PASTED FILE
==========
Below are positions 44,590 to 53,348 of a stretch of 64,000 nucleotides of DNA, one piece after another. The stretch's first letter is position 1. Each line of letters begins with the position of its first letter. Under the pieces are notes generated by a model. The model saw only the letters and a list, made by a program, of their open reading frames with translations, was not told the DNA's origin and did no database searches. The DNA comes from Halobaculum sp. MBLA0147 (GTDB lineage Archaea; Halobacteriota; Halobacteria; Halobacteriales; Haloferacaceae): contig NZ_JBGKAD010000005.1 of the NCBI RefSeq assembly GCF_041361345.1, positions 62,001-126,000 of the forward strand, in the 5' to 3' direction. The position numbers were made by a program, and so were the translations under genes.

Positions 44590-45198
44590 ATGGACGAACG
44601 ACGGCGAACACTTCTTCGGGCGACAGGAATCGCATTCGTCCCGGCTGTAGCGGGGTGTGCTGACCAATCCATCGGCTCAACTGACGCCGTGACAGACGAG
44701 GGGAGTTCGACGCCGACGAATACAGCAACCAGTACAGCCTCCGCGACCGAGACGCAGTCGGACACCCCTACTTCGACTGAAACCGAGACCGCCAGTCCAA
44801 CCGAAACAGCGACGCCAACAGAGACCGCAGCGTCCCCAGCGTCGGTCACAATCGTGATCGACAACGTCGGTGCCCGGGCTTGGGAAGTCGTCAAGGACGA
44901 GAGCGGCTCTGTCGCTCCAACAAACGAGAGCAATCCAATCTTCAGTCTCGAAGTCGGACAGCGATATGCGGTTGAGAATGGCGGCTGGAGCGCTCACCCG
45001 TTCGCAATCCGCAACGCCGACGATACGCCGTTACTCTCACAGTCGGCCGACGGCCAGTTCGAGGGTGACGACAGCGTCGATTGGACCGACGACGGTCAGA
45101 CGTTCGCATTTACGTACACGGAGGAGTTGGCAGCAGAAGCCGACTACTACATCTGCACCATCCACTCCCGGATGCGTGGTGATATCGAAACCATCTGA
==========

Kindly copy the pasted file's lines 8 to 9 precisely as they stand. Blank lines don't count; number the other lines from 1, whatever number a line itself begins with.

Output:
45001 TTCGCAATCCGCAACGCCGACGATACGCCGTTACTCTCACAGTCGGCCGACGGCCAGTTCGAGGGTGACGACAGCGTCGATTGGACCGACGACGGTCAGA
45101 CGTTCGCATTTACGTACACGGAGGAGTTGGCAGCAGAAGCCGACTACTACATCTGCACCATCCACTCCCGGATGCGTGGTGATATCGAAACCATCTGA